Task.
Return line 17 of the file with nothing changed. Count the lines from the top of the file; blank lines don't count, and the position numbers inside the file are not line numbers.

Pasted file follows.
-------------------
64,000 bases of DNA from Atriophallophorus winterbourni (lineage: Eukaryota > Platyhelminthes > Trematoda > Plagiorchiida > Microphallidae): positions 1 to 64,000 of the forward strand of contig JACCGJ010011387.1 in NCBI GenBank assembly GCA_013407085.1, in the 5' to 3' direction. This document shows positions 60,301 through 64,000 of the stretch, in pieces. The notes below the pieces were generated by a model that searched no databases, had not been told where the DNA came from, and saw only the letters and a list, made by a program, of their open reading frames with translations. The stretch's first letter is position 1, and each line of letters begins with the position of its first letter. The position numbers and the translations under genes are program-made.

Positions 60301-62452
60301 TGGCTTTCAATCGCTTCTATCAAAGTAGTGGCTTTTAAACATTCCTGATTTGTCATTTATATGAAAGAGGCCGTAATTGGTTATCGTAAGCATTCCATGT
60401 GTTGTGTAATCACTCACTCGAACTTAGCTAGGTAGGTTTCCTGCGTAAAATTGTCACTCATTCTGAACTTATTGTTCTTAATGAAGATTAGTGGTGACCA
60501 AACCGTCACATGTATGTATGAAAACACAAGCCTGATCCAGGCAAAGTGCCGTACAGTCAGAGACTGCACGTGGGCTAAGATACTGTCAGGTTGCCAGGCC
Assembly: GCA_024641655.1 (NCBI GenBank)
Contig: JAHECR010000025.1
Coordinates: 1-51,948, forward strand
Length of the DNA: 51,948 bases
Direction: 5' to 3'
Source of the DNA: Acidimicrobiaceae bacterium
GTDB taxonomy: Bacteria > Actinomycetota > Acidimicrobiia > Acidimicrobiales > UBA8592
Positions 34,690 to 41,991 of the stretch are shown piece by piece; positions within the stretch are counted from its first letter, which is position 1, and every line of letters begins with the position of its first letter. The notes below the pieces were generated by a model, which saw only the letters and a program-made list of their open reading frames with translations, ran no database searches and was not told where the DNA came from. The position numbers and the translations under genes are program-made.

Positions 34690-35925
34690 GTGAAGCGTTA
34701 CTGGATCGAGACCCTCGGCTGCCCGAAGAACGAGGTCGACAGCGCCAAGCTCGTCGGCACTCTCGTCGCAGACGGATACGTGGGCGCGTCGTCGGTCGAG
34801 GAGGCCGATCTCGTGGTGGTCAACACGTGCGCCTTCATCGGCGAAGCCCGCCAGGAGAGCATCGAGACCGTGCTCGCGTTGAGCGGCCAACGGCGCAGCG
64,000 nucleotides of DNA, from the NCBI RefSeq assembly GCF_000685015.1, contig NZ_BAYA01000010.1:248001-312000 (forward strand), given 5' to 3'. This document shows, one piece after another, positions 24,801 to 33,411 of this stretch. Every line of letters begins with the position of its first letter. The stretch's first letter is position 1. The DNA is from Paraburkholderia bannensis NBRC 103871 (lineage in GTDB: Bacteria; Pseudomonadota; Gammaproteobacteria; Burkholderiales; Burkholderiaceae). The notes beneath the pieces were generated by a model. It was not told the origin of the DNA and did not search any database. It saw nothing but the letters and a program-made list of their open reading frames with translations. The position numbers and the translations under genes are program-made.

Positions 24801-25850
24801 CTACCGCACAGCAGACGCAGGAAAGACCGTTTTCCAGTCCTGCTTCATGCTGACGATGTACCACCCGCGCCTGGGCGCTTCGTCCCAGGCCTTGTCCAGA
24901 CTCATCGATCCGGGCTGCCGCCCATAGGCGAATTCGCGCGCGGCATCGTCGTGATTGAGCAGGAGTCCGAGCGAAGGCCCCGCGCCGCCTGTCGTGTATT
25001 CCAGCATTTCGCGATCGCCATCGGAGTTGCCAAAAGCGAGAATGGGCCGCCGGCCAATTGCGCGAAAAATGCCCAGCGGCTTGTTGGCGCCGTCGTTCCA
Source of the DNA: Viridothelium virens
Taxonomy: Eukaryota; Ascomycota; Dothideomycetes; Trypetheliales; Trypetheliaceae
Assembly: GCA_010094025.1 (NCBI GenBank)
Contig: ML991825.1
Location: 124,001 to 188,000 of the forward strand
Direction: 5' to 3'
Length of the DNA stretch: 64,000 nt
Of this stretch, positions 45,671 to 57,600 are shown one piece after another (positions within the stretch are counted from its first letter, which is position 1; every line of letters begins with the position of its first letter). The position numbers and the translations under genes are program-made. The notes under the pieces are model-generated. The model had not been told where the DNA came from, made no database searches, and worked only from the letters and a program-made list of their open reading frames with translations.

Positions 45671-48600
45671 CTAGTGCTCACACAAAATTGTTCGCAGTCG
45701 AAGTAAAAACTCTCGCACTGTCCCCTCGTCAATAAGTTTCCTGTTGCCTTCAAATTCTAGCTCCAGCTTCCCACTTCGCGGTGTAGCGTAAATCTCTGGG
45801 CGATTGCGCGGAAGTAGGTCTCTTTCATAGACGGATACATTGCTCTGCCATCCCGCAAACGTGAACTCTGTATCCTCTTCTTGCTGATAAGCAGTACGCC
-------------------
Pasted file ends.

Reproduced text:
34801 GAGGCCGATCTCGTGGTGGTCAACACGTGCGCCTTCATCGGCGAAGCCCGCCAGGAGAGCATCGAGACCGTGCTCGCGTTGAGCGGCCAACGGCGCAGCG